The push, and then the shove

10 May

Sometimes, there are problems too big to death with all at once. You can’t do them partly, or do nothing at all, so the only option is to find the smallest possible problem and fix that, pretending that you’ve really achieved something. It could be re-lacing a shoe, throwing all the unneccessary crap out of your handbag, or trying to fix a wobbly table. The idea is to alleviate that feeling of worthlessness, of having to live in a world where everything is beyond your control. If there’s ever been a character who embodies that feeling, it’s Walt.

Breaking Bad pulled a hard shift in tone this week, and for the first half of the episode everything was very low-key. No loud music, no yelling, slow transitional shots. The waiting room scenes were some of the show’s best, and for the second week in a row I felt like was intruding on a private family moment. Anyone who’s had to wait a night in hospital could identify with it, and it’s a testament to the quality of the writing that it felt so real.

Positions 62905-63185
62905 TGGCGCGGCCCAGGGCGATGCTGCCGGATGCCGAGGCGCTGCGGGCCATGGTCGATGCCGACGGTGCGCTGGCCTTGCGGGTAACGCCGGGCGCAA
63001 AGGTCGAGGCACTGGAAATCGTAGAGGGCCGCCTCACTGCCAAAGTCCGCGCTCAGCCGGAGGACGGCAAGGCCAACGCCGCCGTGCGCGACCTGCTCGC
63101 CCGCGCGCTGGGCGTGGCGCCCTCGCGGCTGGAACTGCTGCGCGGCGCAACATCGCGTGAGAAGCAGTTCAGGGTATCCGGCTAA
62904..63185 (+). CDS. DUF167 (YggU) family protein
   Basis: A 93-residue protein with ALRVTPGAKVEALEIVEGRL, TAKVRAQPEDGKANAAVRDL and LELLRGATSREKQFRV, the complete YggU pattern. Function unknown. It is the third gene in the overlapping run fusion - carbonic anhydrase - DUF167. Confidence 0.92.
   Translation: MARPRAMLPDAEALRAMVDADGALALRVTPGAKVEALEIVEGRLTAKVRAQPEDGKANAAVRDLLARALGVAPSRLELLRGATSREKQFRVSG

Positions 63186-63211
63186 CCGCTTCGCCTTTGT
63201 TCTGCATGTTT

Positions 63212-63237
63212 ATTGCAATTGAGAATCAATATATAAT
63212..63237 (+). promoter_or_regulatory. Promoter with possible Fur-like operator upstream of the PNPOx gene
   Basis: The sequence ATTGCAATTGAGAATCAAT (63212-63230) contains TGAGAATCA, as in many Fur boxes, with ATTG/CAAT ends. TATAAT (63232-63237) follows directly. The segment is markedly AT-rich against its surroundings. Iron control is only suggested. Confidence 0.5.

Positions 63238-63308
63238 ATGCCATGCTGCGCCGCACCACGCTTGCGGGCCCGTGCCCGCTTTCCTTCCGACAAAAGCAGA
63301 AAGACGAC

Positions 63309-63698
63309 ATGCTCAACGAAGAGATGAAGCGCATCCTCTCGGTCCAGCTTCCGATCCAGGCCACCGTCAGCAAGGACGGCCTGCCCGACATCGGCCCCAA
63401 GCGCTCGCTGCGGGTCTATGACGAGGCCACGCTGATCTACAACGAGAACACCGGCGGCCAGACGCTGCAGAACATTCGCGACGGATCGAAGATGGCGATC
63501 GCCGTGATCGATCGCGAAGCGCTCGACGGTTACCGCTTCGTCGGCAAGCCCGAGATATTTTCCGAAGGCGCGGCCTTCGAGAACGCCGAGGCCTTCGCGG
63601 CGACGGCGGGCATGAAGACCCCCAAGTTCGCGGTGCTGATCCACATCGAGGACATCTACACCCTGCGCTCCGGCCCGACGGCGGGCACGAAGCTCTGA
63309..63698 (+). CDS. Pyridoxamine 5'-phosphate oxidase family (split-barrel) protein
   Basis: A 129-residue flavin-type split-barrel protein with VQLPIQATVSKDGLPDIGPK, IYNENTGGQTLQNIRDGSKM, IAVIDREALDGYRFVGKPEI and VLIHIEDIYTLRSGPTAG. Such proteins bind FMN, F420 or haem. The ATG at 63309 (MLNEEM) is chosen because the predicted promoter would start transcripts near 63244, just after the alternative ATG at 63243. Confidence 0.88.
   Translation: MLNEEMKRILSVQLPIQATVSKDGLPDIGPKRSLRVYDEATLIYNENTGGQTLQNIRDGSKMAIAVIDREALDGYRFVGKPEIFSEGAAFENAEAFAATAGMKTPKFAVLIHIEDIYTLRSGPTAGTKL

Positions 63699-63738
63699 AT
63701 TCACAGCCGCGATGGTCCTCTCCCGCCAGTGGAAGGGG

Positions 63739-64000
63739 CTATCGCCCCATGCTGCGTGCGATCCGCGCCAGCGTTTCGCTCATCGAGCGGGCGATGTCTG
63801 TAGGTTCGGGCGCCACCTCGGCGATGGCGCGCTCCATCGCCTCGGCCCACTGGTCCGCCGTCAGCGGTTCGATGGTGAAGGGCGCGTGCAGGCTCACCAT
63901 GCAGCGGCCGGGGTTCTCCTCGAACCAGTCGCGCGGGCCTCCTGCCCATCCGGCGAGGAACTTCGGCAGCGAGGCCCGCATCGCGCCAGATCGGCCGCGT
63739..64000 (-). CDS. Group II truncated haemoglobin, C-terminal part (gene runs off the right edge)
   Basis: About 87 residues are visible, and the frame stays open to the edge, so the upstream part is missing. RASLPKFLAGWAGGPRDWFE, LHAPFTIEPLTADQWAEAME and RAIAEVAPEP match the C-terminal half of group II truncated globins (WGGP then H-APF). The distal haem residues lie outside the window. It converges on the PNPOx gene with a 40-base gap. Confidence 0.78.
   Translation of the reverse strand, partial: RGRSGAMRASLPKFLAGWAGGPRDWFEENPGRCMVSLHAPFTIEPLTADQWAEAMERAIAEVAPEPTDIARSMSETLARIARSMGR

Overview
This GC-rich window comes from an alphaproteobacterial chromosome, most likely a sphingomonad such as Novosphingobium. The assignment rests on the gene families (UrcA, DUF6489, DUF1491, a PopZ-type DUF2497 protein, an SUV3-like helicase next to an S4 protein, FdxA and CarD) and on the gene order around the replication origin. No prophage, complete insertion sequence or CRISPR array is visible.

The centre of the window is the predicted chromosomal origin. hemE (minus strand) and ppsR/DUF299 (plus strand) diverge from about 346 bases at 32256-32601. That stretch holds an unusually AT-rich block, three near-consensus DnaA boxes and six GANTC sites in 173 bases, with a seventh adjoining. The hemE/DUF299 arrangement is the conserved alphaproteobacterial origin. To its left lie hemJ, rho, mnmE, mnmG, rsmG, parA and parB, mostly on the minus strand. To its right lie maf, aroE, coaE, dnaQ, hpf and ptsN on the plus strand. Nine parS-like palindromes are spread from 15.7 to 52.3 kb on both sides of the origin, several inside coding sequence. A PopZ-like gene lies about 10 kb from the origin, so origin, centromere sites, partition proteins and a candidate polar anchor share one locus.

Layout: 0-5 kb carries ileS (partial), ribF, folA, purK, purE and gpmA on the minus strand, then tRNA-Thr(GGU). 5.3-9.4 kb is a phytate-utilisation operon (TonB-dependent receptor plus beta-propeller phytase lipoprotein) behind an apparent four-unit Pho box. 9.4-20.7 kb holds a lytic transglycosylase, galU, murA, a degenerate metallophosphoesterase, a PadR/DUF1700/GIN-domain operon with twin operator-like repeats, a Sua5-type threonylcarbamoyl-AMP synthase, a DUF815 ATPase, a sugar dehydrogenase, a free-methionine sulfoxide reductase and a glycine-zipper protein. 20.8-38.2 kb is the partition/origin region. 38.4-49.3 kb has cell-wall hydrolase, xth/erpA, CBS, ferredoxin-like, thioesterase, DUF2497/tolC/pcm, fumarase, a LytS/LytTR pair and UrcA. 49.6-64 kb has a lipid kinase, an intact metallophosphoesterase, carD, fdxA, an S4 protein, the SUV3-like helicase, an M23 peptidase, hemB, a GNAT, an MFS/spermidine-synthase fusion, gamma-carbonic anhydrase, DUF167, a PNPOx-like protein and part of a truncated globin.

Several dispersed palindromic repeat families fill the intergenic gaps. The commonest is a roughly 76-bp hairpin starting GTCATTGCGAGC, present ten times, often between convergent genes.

The second half was some moving-the-pieces action to set up bigger conflicts later. Most shows fumble this (hello there, Lost) but for the most part it felt like a natural progression. Walt’s expression when he sees what looks like every cop in town is waiting in the lobby for word on Hank was classic, and you can only assume that Jesse’s friends are having a magical police-free holiday out on the streets, selling meth to their little hearts content.

As always, the last 5 minutes was big on reveals, as Gus Fring made a season-3-Ben-Linus level jump from cool guy with mysterious plans to machiavellian genius.With nothing more than some free chicken, a smile and a few handshakes he shattered Walt’s temporary sense of control. He’d been spending too much time in the wonka-den, so it was satisfying to see him go up against somebody with real power and fail miserably. While they aren’t enemies (at least, not yet) their conflict will shape the rest of the season, and,if he’s lucky, how long he’ll live.

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